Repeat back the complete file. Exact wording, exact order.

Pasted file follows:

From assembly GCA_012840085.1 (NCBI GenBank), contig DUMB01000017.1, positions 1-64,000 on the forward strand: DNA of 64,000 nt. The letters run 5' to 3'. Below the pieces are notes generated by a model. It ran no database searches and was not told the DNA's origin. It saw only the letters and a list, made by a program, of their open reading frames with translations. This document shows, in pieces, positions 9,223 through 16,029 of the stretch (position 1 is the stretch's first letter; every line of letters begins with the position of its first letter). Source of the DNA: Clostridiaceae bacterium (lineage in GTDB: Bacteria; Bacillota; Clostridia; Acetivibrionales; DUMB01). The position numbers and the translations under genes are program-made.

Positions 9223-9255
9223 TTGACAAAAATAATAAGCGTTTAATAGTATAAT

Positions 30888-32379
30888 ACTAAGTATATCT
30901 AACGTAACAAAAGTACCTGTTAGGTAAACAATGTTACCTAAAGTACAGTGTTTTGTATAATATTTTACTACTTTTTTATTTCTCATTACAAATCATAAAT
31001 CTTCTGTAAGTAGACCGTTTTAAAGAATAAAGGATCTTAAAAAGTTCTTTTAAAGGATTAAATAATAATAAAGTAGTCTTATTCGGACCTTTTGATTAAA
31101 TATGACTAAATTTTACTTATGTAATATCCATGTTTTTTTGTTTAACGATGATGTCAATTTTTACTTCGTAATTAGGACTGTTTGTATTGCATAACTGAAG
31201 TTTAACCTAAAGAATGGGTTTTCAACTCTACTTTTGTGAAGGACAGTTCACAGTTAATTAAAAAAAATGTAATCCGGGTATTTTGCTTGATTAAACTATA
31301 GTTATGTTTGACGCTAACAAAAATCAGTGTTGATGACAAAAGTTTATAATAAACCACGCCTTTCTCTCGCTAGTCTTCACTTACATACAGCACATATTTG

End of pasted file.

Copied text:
From assembly GCA_012840085.1 (NCBI GenBank), contig DUMB01000017.1, positions 1-64,000 on the forward strand: DNA of 64,000 nt. The letters run 5' to 3'. Below the pieces are notes generated by a model. It ran no database searches and was not told the DNA's origin. It saw only the letters and a list, made by a program, of their open reading frames with translations. This document shows, in pieces, positions 9,223 through 16,029 of the stretch (position 1 is the stretch's first letter; every line of letters begins with the position of its first letter). Source of the DNA: Clostridiaceae bacterium (lineage in GTDB: Bacteria; Bacillota; Clostridia; Acetivibrionales; DUMB01). The position numbers and the translations under genes are program-made.

Positions 9223-9255
9223 TTGACAAAAATAATAAGCGTTTAATAGTATAAT

Positions 30888-32379
30888 ACTAAGTATATCT
30901 AACGTAACAAAAGTACCTGTTAGGTAAACAATGTTACCTAAAGTACAGTGTTTTGTATAATATTTTACTACTTTTTTATTTCTCATTACAAATCATAAAT
31001 CTTCTGTAAGTAGACCGTTTTAAAGAATAAAGGATCTTAAAAAGTTCTTTTAAAGGATTAAATAATAATAAAGTAGTCTTATTCGGACCTTTTGATTAAA
31101 TATGACTAAATTTTACTTATGTAATATCCATGTTTTTTTGTTTAACGATGATGTCAATTTTTACTTCGTAATTAGGACTGTTTGTATTGCATAACTGAAG
31201 TTTAACCTAAAGAATGGGTTTTCAACTCTACTTTTGTGAAGGACAGTTCACAGTTAATTAAAAAAAATGTAATCCGGGTATTTTGCTTGATTAAACTATA
31301 GTTATGTTTGACGCTAACAAAAATCAGTGTTGATGACAAAAGTTTATAATAAACCACGCCTTTCTCTCGCTAGTCTTCACTTACATACAGCACATATTTG